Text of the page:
The spillway at Don Pedro Reservoir has closed.
At least for the time being.
On Monday dam operators at the seventh largest lake in California closed the controlled spillway that was opened a week ago for the first time in two decades to alleviate a lake level that just inches from overflowing.
Despite releasing more water through the spillway to complement the water already being released through the dam, the lake level at Don Pedro has actually increased by 1.5 feet since Feb. 20 when the spillway was first opened – an event that drew people from Stanislaus, Mariposa and Tuolumne counties who came to see the rare sight of water flowing through the canyon that was carved in 1997 when the spillway was first used.
A request by the Turlock Irrigation District to continue to release water through the spillway until the lake level falls more than 13 feet was denied by the United States Army Corps of Engineers citing flood concerns on the lower San Joaquin River as its rationale for ordering the spillway to be closed.
And as South San Joaquin County farmers brace for a possible disaster – aging, water-logged levees that are holding back amounts of water that haven’t been seen in over a decade – the water coming from Don Pedro indicate that the Tuolumne River will be a formidable opponent for the foreseeable future.
With a record snowpack ample enough to completely fill that reservoir sitting in the snowpack above the reservoir, Monday’s announcement that the gates would be closed was made with the qualifier that there’s a very good chance they’ll have to be opened again at some point this spring to reduce the lake level and properly brace for the spring melt.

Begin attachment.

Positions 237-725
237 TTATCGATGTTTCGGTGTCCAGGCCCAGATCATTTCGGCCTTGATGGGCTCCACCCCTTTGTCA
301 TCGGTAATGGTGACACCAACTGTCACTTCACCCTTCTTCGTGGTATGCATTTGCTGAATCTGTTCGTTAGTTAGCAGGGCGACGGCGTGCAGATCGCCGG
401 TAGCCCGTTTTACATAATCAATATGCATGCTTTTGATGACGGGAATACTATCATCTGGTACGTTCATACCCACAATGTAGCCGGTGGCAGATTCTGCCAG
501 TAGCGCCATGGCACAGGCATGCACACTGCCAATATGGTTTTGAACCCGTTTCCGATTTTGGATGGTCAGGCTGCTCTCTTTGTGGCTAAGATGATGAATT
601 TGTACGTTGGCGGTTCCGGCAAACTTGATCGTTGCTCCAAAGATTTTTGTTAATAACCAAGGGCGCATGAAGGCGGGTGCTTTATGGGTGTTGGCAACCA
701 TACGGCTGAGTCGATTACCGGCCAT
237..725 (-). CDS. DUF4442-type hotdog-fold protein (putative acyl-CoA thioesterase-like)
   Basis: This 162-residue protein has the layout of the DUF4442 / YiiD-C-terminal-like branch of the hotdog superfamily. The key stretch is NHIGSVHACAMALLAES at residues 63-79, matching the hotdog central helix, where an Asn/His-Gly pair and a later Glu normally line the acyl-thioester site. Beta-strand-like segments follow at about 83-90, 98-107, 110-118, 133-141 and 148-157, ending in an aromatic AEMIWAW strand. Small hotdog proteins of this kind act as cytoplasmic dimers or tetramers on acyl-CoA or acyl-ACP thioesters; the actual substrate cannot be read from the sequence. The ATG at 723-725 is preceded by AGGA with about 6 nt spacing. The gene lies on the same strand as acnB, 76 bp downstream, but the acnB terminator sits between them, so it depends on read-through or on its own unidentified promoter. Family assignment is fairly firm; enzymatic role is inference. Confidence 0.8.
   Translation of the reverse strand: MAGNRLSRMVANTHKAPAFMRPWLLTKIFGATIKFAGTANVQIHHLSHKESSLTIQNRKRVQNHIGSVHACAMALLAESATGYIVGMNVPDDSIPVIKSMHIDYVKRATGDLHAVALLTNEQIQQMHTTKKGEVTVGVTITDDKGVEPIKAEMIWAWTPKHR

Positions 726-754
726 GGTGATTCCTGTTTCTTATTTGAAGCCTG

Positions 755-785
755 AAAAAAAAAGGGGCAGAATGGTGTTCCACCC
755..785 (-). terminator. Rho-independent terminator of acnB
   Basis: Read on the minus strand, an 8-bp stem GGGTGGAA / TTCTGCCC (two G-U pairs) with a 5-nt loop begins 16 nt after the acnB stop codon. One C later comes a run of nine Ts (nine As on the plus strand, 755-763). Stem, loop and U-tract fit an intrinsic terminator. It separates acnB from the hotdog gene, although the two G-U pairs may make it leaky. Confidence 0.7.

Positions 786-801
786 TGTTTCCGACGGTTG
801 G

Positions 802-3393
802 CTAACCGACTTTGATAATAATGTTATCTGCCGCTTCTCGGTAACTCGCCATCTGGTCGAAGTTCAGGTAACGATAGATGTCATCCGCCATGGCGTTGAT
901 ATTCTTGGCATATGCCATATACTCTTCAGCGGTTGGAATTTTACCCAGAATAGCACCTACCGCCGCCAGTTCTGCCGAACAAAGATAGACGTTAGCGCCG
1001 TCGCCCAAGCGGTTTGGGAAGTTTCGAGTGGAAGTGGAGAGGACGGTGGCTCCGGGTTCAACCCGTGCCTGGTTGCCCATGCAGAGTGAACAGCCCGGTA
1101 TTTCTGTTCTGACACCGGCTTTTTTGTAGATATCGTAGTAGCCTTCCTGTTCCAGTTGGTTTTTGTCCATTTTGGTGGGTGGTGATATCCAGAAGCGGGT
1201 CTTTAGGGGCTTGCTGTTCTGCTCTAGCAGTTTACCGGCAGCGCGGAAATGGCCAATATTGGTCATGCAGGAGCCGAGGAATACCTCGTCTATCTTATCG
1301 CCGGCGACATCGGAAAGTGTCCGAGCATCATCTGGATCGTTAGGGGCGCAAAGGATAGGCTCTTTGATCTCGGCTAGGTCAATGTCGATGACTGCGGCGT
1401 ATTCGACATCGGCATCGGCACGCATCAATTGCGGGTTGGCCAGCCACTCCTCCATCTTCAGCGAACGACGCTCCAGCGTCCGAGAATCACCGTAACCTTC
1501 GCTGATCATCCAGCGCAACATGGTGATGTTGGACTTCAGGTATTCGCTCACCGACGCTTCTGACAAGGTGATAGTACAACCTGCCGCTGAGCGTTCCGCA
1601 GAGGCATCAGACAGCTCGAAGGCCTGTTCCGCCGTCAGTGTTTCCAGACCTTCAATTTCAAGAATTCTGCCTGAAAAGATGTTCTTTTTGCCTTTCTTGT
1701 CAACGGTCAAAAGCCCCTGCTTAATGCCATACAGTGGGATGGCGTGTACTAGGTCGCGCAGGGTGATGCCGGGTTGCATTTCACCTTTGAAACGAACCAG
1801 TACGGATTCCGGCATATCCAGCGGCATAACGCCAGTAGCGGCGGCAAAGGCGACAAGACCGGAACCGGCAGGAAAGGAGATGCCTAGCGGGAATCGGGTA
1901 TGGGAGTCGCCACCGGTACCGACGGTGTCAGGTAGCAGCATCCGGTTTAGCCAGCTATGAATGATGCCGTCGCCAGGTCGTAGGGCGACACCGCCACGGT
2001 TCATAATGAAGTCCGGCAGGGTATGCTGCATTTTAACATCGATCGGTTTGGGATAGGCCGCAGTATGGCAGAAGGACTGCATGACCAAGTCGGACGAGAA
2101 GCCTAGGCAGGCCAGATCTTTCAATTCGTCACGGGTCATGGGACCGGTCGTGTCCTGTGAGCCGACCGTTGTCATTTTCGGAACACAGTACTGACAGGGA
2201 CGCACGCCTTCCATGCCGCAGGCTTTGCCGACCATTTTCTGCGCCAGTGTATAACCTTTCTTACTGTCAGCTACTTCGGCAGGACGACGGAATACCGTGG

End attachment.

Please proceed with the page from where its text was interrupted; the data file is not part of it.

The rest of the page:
The immediate forecast for the San Joaquin River, however, is more favorable than it was a week ago when the threat of a levee breach somewhere in South Manteca was viewed as inevitable.
With the river level at Vernalis hovering just above the 30-foot mark, the National Weather Service is forecasting that the level will decline steadily for the next seven days – dropping below the danger stage mark of 29.5 feet between Wednesday and Thursday, and dipping below flood stage early Saturday morning.
The focus of dam operators is now to get the reservoir down to 815 feet, which could take two weeks, before setting the sights at 801.9 feet which is the preferred mark set in the flood-control manual prepared for that particular reservoir by the Army Corps of Engineers.
And New Melones Reservoir – which has cut its releases down to double-digits to alleviate pressure on the San Joaquin River – has increased its water in storage by more than 20 percent by holding back water that would ultimately join with the San Joaquin River at the river junction. That particular area has been the intense focus of levee upgrades and enhancements in the last two weeks as crews prepare to reinforce what one engineer calls one of the “weakest” spots in the miles of levees that protect rural farmland south of the Highway 120 Bypass.
So what will the tributaries that feed the San Joaquin River look like when the period of high water – which could last months – look like when they return back to normal flows?
According to Modesto Junior College geology professor Gary Hayes, the floodwaters will serve as a natural cleanser to rivers that have ravaged by drought and ultimately will bolster the health of the rivers themselves once everything settles down.
“I have a feeling that floods like this rejuvenate rivers. Many old trees will be lost to the high water, but others will grow in their place,” Hayes said. “The hyacinth has been washed downstream for the first time in five years, and it had been a serious problem.
“This gives us a chance to prevent the spread upstream. Stream gravel has been redistributed, and silt flushed away which should help the salmon and other fish spawn with better success.”